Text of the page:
Did you know that the first crewed spacecraft to leave Earth's orbit, reach Earth's moon, orbit it, and return safely to Earth (Apollo 8) was launched into space using the Apollo Guidance Computer (AGC), which had a real time operating system which enabled the astronauts to enter simple commands to control the spacecraft? The AGC was introduced in 1966 with approximately 64KB of memory, and it operated at 0.043MHz and weighed in at a mere 70 pounds (think of a toaster with start/stop/defrost buttons that would require 'Team Lift' stickers on the box) yet was able to guide astronauts from the Earth to the Moon and back.
Computer technology is constantly improving, making programs more responsive (requiring more RAM), graphics more intense (requiring better graphics cards), and documents larger and more complex than before (requiring more storage capabilities). Getting the most out of your computer means investing in the newest technology.
This mindset is applicable to air pollution control technology as well. Like most everything else you buy, the components that are part of your air pollution control equipment (APC) have new, improved versions available. We wanted to share an example of how investing in new technology can make a big difference for your company:
An 'Oldie' but a 'Goodie'
Recently, we were contacted by a customer looking for some spare parts. The company loves the dependability of their thermal oxidizer (which was originally comissioned 20 years ago) and the relatively low maintenance it requires (they have handled their own maintenance for the better part of those 20 years, with only a few service calls needed from CPI when they required some additional expertise). While going through an inventory audit, the customer relaized they did not have some of the critical spare parts on hand. Components that are considered 'Critical' are those that will shut the system down if they go bad, and they often have long delivery lead times.
Refresh or Replace?
Our aftermarket team performed an Engineering Assessment for the customer. Our engineers spent some time on site doing a complete system analysis, and they determined that the oxidizer itself was in good shape, but refreshing the system with some automation and control upgrades would be a cost-effective way to continue to use the oxidizer.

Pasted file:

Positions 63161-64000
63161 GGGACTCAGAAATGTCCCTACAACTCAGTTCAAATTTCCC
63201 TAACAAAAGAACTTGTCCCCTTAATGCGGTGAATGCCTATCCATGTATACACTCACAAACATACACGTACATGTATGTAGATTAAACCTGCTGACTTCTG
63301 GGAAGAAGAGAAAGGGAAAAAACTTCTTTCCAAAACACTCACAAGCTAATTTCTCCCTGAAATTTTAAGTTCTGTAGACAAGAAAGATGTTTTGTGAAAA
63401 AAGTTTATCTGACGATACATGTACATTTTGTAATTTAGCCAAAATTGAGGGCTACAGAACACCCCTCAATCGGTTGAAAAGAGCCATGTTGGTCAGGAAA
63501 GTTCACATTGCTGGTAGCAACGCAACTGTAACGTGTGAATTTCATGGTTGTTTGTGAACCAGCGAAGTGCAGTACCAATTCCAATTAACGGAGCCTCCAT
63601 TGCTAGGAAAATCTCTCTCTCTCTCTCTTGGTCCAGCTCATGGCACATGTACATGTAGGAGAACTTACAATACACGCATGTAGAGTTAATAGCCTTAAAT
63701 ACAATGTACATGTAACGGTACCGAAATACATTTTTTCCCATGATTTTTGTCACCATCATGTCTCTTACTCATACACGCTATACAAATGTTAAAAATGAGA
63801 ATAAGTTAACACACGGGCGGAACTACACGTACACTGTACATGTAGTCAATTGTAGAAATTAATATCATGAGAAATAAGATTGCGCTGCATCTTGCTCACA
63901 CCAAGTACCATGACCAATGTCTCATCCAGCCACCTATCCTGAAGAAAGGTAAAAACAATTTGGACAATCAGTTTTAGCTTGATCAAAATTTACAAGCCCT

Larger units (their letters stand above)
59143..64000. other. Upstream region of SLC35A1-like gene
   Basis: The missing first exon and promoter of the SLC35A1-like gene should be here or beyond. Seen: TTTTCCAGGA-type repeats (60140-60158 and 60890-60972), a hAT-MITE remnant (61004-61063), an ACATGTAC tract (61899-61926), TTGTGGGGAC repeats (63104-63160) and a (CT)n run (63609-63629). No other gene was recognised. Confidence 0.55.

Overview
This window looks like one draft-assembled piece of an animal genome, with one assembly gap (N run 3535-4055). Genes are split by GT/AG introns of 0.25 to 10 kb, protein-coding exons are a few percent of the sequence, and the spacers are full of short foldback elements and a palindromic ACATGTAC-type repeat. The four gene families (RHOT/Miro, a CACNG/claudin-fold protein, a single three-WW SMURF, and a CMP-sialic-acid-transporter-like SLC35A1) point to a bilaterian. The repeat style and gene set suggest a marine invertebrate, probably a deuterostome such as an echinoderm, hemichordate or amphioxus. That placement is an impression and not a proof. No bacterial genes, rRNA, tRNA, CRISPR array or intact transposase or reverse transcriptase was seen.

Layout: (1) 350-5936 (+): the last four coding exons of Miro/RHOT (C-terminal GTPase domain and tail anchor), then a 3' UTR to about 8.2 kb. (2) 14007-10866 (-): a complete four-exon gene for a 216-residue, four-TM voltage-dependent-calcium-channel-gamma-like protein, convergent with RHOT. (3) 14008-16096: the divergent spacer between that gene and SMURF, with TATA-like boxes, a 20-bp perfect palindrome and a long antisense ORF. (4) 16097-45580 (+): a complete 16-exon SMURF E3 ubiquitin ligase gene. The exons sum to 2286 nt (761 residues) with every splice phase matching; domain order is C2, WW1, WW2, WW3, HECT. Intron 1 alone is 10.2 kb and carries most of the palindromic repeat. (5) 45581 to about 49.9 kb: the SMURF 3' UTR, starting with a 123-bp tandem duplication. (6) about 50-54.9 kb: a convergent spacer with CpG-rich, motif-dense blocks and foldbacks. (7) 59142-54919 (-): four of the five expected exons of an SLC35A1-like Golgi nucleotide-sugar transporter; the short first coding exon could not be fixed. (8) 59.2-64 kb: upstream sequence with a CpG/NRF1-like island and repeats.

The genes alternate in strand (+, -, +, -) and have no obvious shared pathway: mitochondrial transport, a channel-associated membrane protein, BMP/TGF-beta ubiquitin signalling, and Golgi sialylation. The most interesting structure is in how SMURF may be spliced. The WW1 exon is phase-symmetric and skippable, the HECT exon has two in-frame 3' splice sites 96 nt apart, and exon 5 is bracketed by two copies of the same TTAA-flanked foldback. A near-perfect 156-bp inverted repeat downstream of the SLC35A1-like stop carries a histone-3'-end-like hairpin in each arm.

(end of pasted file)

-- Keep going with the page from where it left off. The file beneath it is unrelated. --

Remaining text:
The controls that needed to be updated included the PLC Operator Interface. The current operator interface had been discontinued by the manufacturer over ten years ago. This presented the customer with a dilemma. As with many components, it would be possible to find a “used” or “refurbished” interface on Ebay, but did they want to depend on a used component to keep their facility operating? They might have been able to get lucky and source a “new in box” original PLC processor; however, even if they were able to find a new part, did it make sense to purchase technology that has been phased out, with little chance of finding a replacement if it fails in the near future?
Ultimately, it made more sense to replace the PLC with one of the latest and greatest PLC processors being manufactured today. By upgrading to the latest technology, the customer was able to utilize more capabilities and features than he did 20 years ago. Data was available at a push of a button, including the ability to view the oxidizer status remotely and trend amp usage, gas usage, and temperature profiles with a single click.
With this new interface in place, the system was no longer under the threat of shutting the plant down in the case of a failure. With replacement parts readily available, the customer was able to have the peace of mind that their operations would be able to continue running.
You may want to consider an Engineering Assessment or refresher training in operations and maintenance. The return on investment is significant. Not only will a professional performance audit pay for itself in energy costs, but you may head off a looming major catastrophe or identify an operational scenario that puts your compliance permit into jeopardy. Not to mention, the training of new staff or re-training of existing staff has obvious benefits in and of itself.